The Parkins Report: Events of 2015

50-yearclass reunion, Wartburg College: Judy in her hand-woven hand-sewn vest, Larye in his $20 thrift-shop suit, bought at the last minute when we realized we would take part in the commencement ceremonies.
50-yearclass reunion, Wartburg College: Judy in her hand-woven,hand-sewn vest, Larye in his $20 thrift-shop suit, bought at the last minute when we realized we would take part in the commencement ceremonies.

2015 began with a new hope for good health and a busy itinerary for travel: this was the year for Larye’s 50th college reunion, and several family reunions were scheduled on both sides.

Larye continued to build strength from his medical setbacks of 2014, with sprint intervals on his stationary bicycle in the basement until he got his heart rate “in the zone.” Our first trail outing on the Bike Friday Tandem was on February 28; by September, we had logged 541 kilometers (335 miles) riding trails in six states. We mostly stayed on bike paths and trails, limiting rides to no more than 20km (12 miles) from the car, as Larye remained on blood thinner until our return from our “grand tour.” As it turned out, we found that limit to be a pleasant workout, and didn’t extend our rides farther this season.

Winter and spring were busy times for the weaving guilds, as Judy finished her term as Program Chair and also helped with the workshop planning. A highlight of the season was an April workshop with renowned weaver and clothing designer Daryl Lancaster, in which the participants wove fine cloth and constructed a fitted vest (shown above). After the workshop and guild program, we delivered Daryl to her next workshop venue, taking the opportunity for a weekend stay and bike ride in Birch Bay, near the Canadian border.
We continued our traditional anniversary celebration with a two-day retreat to rainy Lake Quinault in late March, marking our 30th anniversary.

The Grand Tour–13,500km (8500 miles) in the car, plus 288km ( 180 miles) on the bike–began on May 1, with a trip to Montana to deliver Judy’s brother-in-law, Ben, for the summer, and a brief stop at the Rocky Mountain Laboratory to see old colleagues. We took advantage of our loose schedule to tour points of interest along the way–national parks and monuments, etc.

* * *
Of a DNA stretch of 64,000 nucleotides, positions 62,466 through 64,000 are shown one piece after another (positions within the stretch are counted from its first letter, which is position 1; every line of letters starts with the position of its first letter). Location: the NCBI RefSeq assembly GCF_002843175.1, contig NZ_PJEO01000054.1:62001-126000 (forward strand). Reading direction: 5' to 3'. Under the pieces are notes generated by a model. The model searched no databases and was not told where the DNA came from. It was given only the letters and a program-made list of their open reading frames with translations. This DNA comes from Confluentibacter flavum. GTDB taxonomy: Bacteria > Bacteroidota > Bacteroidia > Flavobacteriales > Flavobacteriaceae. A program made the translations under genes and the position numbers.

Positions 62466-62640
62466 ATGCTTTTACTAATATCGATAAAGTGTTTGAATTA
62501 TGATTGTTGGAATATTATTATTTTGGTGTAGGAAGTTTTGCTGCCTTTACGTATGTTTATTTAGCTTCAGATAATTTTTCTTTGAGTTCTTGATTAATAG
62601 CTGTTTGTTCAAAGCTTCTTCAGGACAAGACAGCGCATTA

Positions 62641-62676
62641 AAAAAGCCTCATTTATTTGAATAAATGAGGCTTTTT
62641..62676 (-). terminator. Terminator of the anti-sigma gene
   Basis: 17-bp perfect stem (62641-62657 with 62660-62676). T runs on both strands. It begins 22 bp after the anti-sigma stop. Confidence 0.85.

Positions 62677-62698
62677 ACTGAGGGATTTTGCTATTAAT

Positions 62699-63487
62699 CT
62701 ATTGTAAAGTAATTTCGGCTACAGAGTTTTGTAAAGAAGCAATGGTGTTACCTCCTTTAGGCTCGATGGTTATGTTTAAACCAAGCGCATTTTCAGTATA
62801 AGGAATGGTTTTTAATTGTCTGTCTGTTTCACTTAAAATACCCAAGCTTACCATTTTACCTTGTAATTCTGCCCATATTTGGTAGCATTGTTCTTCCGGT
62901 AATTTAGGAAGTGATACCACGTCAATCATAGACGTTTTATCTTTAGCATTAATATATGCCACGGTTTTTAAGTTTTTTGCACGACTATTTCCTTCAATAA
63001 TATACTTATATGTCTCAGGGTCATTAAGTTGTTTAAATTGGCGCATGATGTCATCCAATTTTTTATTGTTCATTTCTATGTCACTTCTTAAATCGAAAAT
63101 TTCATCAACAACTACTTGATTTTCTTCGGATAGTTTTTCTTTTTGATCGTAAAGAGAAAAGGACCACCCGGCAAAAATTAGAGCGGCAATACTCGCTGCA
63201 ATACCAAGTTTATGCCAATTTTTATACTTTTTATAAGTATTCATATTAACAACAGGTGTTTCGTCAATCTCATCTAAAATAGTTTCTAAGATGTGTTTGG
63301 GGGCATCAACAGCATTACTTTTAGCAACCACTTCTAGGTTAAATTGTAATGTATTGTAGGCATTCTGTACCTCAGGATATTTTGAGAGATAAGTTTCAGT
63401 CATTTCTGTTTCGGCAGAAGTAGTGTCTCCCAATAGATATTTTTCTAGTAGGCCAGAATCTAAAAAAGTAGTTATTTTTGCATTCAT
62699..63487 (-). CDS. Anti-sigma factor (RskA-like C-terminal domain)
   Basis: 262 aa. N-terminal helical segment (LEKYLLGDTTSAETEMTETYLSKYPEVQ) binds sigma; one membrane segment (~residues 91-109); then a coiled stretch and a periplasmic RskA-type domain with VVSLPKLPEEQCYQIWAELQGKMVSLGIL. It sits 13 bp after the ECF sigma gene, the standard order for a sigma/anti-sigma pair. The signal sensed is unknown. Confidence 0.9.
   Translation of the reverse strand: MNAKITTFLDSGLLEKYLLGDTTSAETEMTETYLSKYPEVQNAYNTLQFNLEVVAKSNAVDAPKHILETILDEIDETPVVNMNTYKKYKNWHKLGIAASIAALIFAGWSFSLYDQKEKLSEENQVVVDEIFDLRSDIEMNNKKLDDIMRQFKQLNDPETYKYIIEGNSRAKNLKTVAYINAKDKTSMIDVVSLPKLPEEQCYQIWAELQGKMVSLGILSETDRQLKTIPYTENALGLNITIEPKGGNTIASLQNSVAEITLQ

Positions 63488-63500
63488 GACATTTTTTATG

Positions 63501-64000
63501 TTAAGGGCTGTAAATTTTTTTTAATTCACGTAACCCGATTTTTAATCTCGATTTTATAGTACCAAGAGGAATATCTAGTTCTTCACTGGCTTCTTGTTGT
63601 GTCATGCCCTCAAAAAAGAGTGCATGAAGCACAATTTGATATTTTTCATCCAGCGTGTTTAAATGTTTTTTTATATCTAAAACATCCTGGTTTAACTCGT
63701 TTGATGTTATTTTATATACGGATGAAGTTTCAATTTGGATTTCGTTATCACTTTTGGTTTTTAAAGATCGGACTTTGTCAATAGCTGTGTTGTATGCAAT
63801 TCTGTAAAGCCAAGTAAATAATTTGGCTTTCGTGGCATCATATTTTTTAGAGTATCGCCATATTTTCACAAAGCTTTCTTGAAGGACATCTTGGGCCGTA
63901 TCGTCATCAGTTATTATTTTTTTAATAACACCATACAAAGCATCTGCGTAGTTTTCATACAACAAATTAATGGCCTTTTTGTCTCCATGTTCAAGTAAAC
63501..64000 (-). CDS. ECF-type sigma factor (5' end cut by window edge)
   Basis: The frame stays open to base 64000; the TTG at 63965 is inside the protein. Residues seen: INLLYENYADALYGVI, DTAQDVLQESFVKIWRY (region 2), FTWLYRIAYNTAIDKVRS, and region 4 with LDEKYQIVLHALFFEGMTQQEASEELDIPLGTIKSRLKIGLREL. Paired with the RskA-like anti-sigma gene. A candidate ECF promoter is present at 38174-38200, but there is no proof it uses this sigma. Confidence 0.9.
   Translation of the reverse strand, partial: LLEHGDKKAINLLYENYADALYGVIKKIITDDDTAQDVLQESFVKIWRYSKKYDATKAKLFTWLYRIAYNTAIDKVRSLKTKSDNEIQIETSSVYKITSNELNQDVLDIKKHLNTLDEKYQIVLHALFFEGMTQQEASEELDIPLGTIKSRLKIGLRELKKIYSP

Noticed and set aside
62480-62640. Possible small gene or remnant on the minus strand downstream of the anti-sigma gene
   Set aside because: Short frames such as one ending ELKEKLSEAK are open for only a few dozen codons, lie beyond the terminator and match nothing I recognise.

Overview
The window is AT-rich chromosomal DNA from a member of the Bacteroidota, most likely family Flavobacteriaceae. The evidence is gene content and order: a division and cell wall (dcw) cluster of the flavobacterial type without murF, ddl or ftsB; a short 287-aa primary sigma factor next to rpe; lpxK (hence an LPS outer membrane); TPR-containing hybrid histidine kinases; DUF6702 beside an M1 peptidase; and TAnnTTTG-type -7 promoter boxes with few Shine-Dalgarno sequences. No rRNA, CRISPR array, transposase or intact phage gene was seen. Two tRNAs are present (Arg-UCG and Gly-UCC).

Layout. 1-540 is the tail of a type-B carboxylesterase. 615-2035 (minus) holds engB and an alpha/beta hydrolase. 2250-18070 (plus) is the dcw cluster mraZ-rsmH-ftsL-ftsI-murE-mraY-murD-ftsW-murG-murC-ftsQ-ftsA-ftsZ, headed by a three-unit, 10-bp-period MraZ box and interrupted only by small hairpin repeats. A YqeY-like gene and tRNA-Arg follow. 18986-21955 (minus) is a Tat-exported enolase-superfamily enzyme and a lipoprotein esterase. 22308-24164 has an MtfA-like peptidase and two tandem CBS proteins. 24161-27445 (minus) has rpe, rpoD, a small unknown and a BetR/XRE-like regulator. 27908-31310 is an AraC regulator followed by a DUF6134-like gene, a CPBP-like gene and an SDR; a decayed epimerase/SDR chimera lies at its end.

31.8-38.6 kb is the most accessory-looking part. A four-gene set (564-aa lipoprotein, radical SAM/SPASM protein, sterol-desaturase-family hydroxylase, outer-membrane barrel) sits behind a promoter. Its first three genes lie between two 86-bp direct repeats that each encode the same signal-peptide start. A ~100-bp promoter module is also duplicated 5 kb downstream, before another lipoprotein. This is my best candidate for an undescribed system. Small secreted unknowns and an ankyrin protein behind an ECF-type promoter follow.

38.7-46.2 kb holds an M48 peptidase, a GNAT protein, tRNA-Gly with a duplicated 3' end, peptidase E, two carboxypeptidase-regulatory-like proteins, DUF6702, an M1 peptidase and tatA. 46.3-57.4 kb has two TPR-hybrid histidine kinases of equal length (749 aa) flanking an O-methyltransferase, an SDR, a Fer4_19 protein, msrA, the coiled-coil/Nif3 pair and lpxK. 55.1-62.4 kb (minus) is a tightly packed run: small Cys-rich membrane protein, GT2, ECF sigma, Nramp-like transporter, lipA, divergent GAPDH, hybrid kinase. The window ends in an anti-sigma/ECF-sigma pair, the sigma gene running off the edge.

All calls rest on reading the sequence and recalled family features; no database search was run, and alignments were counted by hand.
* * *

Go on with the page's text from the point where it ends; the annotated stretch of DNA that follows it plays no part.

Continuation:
Along the way, we stayed in

  • Salmon, Idaho
  • Logan and Green River in Utah
  • Chama, Santa Fe, Donã Ana, and Clovis, New Mexico
  • Dodge City, Kansas
  • St. Joseph, Missouri
  • Waverly and Decorah, Iowa
  • Middleton, Wisconsin
  • Jackson, Lanesboro, Winona, Litchfield, Staples, and Park Rapids, Minnesota
  • Aberdeen, South Dakota
  • Roundup, Montana

before stopping again in Polson, Montana. We visited a friend in Moab, Utah, family in Santa Fe and Las Cruces, New Mexico; El Paso, Texas; Madison, Wisconsin; Jackson and Motley, Minnesota; and Polson, Montana. We attended school and family reunions in Waverly, Iowa, Jackson, Minnesota, and Polson, Montana. We stayed at motels, AirB&B hosts, with family, and camped in our tent four nights.

Camping along the Mississippi River near Winona, Minnesota

On our return home, we retrieved Delia, the cat, from the Just Cats Hotel and settled in for the rest of the summer, receiving a steady stream of bicycle tourists in July and August, between short camping trips to Dungeness Spit and Cape Disappointment, to ride on trails.

In September, we traveled again to Montana, first to sign papers on the sale of our cabin, and then after a week at Lake Chelan (after the wildfires had died down), returned to Montana to bring Ben back to Washington to fly home to California. But, on the way home, we detoured south to South Idaho to visit our niece, yet another family reunion, as Judy’s brother and sister-in-law were also visiting.